Chalk Talk at the BI Conference

I’ve managed to sneak onto the schedule of the BI Conference next week after all: I’ll be doing a chalk talk on "Writing MDX for KPIs" on Wednesday afternoon in the 4:00-5:15 slot. Of course this leaves me very little time to prepare so I guess I’ll be working on the plane; I need to make sure I don’t say anything controversial (or worse, wrong) because you never know who might be in the audience
This also means I’d better not overdo it on the Tuesday night meet-up I blogged about a while ago. We’ve got quite a few people coming now, and if you’d like to join us then just turn up at the registration desk in the conference centre at 6pm.

Resolving Common Connectivity Problems White Paper

Here’s a new, and extremely detailed, white paper on how to troubleshoot connectivity problems for AS2005:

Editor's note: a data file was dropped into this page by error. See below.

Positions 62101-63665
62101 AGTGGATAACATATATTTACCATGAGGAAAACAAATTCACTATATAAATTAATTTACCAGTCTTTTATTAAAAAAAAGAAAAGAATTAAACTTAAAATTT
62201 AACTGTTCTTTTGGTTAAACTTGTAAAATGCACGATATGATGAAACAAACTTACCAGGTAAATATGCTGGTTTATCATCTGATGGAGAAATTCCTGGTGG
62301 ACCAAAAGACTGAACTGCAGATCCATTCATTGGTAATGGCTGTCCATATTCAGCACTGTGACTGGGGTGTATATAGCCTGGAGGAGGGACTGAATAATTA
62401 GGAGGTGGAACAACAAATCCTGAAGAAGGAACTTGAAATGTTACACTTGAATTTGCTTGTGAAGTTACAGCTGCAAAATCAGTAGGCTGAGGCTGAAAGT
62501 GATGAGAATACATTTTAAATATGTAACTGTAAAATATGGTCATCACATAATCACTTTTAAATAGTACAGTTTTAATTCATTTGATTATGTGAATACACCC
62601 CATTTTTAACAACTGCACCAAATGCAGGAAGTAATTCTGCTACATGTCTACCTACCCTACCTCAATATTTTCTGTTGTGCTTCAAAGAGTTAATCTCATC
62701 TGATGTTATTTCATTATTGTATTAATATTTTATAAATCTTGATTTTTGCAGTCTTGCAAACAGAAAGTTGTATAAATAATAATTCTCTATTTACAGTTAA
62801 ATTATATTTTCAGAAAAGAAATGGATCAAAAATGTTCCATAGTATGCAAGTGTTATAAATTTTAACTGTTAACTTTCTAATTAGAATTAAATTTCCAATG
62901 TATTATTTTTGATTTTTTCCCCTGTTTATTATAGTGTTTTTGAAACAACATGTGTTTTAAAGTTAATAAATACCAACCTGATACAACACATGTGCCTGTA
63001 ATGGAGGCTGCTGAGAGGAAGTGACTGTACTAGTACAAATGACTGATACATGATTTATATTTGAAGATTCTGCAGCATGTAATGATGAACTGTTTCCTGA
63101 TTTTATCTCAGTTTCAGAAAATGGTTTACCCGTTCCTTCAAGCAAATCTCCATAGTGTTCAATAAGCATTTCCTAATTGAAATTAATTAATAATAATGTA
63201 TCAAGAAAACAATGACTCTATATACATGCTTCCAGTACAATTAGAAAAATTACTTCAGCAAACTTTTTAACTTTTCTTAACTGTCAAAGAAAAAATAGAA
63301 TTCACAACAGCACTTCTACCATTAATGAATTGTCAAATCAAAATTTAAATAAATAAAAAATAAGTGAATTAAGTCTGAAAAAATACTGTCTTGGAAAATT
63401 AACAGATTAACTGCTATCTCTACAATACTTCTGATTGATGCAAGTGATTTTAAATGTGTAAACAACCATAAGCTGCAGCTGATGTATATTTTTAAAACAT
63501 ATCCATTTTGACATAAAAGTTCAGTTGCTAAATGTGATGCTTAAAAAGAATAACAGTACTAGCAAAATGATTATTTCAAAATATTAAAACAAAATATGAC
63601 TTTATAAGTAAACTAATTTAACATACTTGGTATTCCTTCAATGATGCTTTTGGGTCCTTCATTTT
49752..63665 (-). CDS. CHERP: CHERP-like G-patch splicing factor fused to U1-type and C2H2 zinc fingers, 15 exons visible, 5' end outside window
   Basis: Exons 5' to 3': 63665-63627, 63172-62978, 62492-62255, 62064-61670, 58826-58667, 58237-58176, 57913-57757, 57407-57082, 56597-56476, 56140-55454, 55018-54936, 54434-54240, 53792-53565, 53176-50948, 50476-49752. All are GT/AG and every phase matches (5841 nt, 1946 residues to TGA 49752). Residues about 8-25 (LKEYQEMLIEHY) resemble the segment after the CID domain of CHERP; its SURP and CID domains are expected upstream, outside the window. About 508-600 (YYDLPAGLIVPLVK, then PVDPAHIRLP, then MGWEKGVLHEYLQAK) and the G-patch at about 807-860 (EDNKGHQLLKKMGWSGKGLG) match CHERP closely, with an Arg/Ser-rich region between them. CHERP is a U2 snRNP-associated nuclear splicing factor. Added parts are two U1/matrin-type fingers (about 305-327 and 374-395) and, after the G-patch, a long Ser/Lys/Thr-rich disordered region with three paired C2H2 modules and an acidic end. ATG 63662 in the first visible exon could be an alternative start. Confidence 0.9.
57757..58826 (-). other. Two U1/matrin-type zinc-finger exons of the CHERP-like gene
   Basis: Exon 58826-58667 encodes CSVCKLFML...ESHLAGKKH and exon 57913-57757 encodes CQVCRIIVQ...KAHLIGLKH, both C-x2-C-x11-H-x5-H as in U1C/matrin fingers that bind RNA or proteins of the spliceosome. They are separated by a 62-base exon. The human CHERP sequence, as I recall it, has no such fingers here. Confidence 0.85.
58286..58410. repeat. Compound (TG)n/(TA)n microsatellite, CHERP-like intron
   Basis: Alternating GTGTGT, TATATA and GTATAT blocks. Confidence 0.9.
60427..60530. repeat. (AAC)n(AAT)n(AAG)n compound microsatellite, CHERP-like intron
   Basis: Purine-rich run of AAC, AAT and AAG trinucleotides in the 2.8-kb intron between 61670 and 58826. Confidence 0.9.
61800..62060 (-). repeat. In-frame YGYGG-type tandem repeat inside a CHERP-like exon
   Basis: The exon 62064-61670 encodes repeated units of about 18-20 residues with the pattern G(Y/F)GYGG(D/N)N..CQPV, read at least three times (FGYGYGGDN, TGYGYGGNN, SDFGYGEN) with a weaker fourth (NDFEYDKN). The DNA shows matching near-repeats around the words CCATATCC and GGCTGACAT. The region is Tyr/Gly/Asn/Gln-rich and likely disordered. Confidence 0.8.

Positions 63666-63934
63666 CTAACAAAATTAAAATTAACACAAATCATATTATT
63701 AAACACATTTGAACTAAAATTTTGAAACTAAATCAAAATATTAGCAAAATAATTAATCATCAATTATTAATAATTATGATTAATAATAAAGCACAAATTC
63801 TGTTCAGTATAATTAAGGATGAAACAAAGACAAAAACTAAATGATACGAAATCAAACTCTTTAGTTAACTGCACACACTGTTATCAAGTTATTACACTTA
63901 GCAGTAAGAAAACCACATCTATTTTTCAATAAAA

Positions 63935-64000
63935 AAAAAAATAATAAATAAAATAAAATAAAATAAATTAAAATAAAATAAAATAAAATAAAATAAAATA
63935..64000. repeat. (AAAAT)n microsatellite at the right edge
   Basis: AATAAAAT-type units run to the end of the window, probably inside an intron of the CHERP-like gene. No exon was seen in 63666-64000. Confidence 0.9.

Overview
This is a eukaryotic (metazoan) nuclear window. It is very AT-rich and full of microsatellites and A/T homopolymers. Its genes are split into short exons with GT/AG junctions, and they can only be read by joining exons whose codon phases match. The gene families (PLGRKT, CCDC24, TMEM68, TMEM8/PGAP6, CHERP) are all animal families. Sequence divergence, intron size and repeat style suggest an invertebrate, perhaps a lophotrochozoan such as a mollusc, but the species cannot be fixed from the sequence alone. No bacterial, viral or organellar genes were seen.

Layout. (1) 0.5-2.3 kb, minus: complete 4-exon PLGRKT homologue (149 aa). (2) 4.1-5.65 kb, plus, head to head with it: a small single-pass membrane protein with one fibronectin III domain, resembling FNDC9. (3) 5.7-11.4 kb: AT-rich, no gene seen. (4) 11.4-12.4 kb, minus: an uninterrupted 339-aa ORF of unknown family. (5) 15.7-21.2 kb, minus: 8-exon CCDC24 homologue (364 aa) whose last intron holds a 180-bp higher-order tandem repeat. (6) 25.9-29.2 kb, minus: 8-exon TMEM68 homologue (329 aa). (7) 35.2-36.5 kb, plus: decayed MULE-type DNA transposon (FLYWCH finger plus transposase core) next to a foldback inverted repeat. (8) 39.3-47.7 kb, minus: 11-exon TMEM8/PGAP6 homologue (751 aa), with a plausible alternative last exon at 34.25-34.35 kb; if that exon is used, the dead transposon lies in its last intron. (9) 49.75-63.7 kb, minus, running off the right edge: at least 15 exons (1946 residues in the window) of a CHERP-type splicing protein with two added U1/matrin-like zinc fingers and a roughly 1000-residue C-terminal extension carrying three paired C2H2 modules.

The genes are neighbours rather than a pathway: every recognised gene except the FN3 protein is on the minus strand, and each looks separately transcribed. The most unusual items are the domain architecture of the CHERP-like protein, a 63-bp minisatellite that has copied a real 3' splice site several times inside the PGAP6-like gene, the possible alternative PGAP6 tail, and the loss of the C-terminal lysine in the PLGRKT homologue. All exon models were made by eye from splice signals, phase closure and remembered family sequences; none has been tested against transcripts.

I can’t imagine there’s a scenario this doesn’t miss, and it’s good to have the error messages generated from different clients too.

OLAP or Relational?

If there’s one big religious divide within the BI world, greater than the differences between vendors, then the question of whether to use an OLAP database or to query the relational database directly is it. Standing in the pro-OLAP camp as I do I probably have more in common with an Essbase guy than someone who wants to do BI with the SQL Server 2005 relational database exclusively. Anyway, here’s an article by Ralph Kimball in Intelligent Enterprise that sums up the arguments on both sides pretty well:
I’m pleased to see that he makes much of MDX as a plus-point on the side of OLAP; even Oracle’s supposedly all-SQL approach begins to look a bit MDXy when you see the details (see for example Mark Rittmann’s post, also from today: although from what I’ve seen MDX still has some important advantages. It’s just a pity that as a language it seems to be fragmenting into different vendor-specific implementations so quickly – for example, see this post from the Panorama blog on SAP BW MDX:
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